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Loop Electrosurgical Excision Procedure (LEEP) for Abnormal Cervical Cell Changes
A loop electrosurgical excision procedure (LEEP) removes tissue from the cervix. You may have this done if you've had a Pap test or colposcopy that shows tissue that isn't normal.
During LEEP, your doctor will put a tool called a speculum into your vagina. It opens the vagina a little bit. This lets your doctor see the cervix and inside the vagina. A special fluid is sometimes put on your cervix to make certain areas easier to see.
You may get a shot of medicine to numb the cervix. You may feel cramps when you have the shot. You may also get pain medicine.
Your doctor will put a device with a fine wire loop into your vagina. The doctor uses the heated wire to cut out tissue. After the procedure, another doctor will look at the tissue under a microscope and check it for abnormal cells.
You may have mild cramps for several hours after LEEP. A dark brown discharge during the first week is normal. You may have some spotting for about 3 weeks.
LEEP is done in a doctor's office, a clinic, or a hospital. It takes only a few minutes. You can go home after the procedure.
You can probably return to your normal routine in about a week. How long it takes you to recover will depend on how much was done.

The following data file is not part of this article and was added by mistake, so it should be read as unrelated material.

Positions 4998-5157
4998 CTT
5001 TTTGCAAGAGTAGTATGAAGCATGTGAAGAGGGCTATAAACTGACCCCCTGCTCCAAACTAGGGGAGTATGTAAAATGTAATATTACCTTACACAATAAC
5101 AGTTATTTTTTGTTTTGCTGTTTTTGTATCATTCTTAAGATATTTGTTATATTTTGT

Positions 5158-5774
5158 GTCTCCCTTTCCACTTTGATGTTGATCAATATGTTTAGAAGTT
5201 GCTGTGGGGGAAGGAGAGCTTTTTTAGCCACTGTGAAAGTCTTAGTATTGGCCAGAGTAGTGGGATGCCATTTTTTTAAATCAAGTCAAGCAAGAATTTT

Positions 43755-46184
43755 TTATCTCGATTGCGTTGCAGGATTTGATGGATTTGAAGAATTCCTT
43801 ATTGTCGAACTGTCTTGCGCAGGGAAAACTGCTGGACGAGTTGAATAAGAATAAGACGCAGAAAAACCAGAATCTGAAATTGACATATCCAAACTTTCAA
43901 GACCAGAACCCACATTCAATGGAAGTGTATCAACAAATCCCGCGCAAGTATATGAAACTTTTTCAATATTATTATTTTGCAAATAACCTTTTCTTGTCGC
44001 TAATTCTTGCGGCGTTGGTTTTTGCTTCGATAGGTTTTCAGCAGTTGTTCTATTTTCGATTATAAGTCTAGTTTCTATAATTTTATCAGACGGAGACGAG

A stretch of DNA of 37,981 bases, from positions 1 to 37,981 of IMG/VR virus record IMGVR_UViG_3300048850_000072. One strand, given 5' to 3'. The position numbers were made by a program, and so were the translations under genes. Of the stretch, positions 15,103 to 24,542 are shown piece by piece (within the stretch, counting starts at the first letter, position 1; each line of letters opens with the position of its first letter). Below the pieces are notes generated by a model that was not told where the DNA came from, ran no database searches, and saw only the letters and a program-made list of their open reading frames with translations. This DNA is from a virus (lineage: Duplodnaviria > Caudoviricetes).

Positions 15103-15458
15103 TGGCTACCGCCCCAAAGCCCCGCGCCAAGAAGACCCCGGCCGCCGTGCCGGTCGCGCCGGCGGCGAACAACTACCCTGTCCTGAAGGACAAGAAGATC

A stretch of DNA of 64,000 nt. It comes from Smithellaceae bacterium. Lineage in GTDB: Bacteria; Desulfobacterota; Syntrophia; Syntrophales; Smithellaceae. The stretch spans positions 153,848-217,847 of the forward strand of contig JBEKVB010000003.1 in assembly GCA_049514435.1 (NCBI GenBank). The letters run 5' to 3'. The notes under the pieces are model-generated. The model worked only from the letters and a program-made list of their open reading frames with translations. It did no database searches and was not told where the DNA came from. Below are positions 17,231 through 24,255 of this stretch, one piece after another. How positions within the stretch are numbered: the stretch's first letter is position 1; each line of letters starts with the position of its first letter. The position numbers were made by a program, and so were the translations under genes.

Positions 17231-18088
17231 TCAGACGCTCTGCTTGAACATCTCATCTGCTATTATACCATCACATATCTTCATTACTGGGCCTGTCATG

What To Expect
You may have:
- Mild cramping for a few hours after the procedure.
- A dark brown vaginal discharge during the first week.
- Vaginal discharge or spotting for about 3 weeks.
Do not have vaginal sex or place anything in your vagina for 2 to 4 weeks after surgery or until your doctor tells you it is okay.
You can probably return to your normal routine in about a week. But how long it takes you to recover will depend on how much was done.
Depending on the biopsy results, you will have regular follow-up testing with HPV tests, Pap tests, or colposcopic examinations. Your doctor will tell you what follow-up tests you should have and when you need to have them done.
Why It Is Done
LEEP may be used to treat cell changes on the cervix. It can also help to diagnose abnormal cells. The tissue that is removed during LEEP can be checked for abnormal cell changes or cancer.
How Well It Works
LEEP works very well to treat abnormal cell changes on the cervix.
If all of the abnormal tissue is removed, you won't need more surgery. In most cases, doctors are able to remove all the abnormal cells. But abnormal cells may come back in the future.
Most people don't have problems after LEEP. But there are some risks.
- A few people may have serious bleeding that requires further treatment.
- Infection of the cervix or uterus may develop (rare).
- Narrowing of the cervix (cervical stenosis) that can cause infertility may occur (rare).
- The cervix may not stay closed during pregnancy (incompetent cervix). Having LEEP may increase the risk of miscarriage or preterm delivery.
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